Are Changes Getting the Best of You?

Six approaches to manage change when life throws you a curve ball.

Posted Oct 03, 2019

Everything changes. Typically, we welcome some changes and rebel against others. Will we dance with the changes or run away and try to hide? We have choices about how to respond.  

Gerd Altman / Pixabay
Source: Gerd Altman / Pixabay

William Bridges, PhD (2009) clearly differentiates between changes and transitions. Change is about the situation, for example, a move, graduation, birth of a child, illness, or retirement. In contrast, transition is the human psychological process of adjusting to the new situation or circumstances we face, which involves three phases.

Three Phases of change (Bridges 2009):

Phase 1: The Ending - Letting go of the old situation.  Acknowledging and dealing with the end, loss, or shift.

Phase 2: The Transition or In-Between Time - The wilderness between the old reality of what was and the new beginning.  This may be a time of many feelings, such as disorientation, sadness, confusion, distress, relief.

Phase 3: The New Beginning - Making the change work; embracing the new way (Bridges, 2009).

In other words, there is the change, and then there is a transition, the process of adjusting to the change: making it work, and optimally thriving as we move beyond it.

Our beliefs about our abilities and capacities to change can impact what we achieve in life and work.  Do we think we can grow or do we feel stuck?  Stanford psychologist Carol Dweck (2006) has researched the ways our beliefs influence us and has argued that people can have one of two related mindsets.  If we have a growth mindset, we realize that abilities can be developed and learned – we believe that with time, work, and effort we can walk a path toward opportunity.  We can learn, improve, and progress toward our goals.  On the other hand, if we have a fixed mindset, we believe that our abilities and capacities to improve are limited, our potential is fixed, and we are stuck with what we see as our deficiencies.  With a growth mindset, we can push past obstacles and changes and respond in adaptive and even transformative ways.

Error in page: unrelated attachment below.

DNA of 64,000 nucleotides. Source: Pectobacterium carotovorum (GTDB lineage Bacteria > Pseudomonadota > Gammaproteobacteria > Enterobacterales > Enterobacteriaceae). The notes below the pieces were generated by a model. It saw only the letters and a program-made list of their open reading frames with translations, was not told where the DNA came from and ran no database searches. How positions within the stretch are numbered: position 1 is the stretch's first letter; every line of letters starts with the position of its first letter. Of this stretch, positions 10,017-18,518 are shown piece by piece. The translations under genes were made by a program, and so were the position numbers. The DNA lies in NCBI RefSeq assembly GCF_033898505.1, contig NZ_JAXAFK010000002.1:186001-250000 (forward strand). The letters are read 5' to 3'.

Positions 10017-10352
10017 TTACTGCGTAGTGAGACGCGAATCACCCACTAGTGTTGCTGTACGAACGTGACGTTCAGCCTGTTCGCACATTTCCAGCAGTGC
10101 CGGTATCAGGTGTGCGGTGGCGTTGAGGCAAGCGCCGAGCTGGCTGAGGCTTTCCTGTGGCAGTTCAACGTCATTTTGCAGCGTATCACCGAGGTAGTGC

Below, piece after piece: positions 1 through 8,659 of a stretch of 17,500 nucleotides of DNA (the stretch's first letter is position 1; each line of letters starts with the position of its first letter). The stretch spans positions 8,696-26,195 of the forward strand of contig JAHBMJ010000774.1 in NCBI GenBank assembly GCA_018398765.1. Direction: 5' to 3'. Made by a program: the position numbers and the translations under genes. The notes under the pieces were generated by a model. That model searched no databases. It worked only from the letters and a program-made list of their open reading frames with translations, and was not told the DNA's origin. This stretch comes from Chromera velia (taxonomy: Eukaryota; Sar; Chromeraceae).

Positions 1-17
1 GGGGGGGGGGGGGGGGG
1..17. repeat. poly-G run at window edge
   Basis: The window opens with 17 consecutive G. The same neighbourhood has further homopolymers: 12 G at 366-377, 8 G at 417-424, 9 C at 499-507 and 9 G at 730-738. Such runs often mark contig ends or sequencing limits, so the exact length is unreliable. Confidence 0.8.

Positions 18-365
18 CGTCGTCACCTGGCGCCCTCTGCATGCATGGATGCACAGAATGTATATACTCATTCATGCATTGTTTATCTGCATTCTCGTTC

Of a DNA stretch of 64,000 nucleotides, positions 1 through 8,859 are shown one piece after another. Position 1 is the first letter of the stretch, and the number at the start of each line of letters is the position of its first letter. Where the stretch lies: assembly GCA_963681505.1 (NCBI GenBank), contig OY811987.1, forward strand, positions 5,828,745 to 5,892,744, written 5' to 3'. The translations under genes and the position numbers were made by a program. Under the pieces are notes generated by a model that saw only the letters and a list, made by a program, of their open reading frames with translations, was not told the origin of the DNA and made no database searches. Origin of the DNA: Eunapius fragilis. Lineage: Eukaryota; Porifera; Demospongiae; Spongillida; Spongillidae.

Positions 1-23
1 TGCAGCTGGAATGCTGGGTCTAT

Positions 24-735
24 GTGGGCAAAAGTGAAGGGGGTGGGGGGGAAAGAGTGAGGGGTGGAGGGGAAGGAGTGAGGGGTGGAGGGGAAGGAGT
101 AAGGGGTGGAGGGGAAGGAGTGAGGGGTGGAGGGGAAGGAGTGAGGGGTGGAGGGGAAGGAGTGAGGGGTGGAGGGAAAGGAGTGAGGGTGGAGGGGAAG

Six Approaches to Managing Change

1 - If you are experiencing a change or loss, let yourself recognize it. Feel what you need to feel. Seek supports. Consider sharing your emotions, thoughts, and reactions with people you trust.

2 - Figure out whether you have a growth mindset or a fixed mindset. Dr. Carol Dweck’s website offers a free self-inventory to Test Your Mindset at Realize you have a choice about your mindset. When you notice you’re speaking to yourself with a fixed mindset voice, shift to a growth mindset voice, “I can learn this and build my skills.” Then, take action (Dweck 2006-2010).

3 - Identify your strengths to help you move forward through this transition into new beginnings (Niemiec, 2018; Polly & Britton, 2015).  For example, if perspective is one of your strengths, you may want to look at the big picture and figure out where this change fits with all the aspects of your life.  If hope is a strength, you might consider some of the hidden benefits of the change. For more information on strengths, is a great resource.

4 - Step in and start somewhere. When it’s time for the new beginning, it’s time to roll up our sleeves and make the change work. Motivational psychologist Heidi Grant Halvorson recommends that we “seize the moment to act on our goals” (2012). Decide in advance when and where you are going to take an action and do it.  Create a plan to use if you get stuck. This is called if-then planning (Oettingen & Gollwitzer, 2010; Halvorson, 2012). For example, “If I feel stuck, I’ll call (fill in the blank) to offer me encouragement.” If I feel tired while I’m working, I’ll pause, take a few mindful breaths, and remind myself why this is important.”

5 - As you consider your next steps, set SMART goals, and take manageable action steps to move forward.  SMART goals are Specific and clear, Measurable, Attainable, Relevant, and Time-bound. 

6 - Remember your sense of humorLaughter can be an effective ally to help you soothe tension and reduce responses to stress.

**This post is for educational purposes and should not substitute for psychotherapy with a qualified professional.


Bridges, W. (2009). Managing transitions: Making the most of change. Philadelphia, PA: DaCapo Press.

Dweck, C.S. (2006). Mindset: The new psychology of success. New York, NY: Random House.

Dweck, C.S. (2006-2010). How can you change from a fixed mindset to a growth mindset?

Halvorson, H.G. (2012). 9 things successful people do differently. Boston MA: Harvard Business Review Press.

Niemiec, R. (2018). Character strengths interventions: A field guide for practitioners. Boston, MA: Hogrefe.

Oettingen, G. & Gollwitzer, P.M. (2010) Strategies of setting and implementing goals: Mental contrasting and implementation intentions. In J.E. Maddux & J.P. Tangney (Eds.), Social Psychological Foundations of Clinical Psychology (pp. 114-135). New York, NY: Guildford Press.

Polly, S. & Britton, K.H. (2015). Character strengths matter: How to live a full life. Positive Psychology News, LLC., USA.

The VIA classification of character strengths and virtues.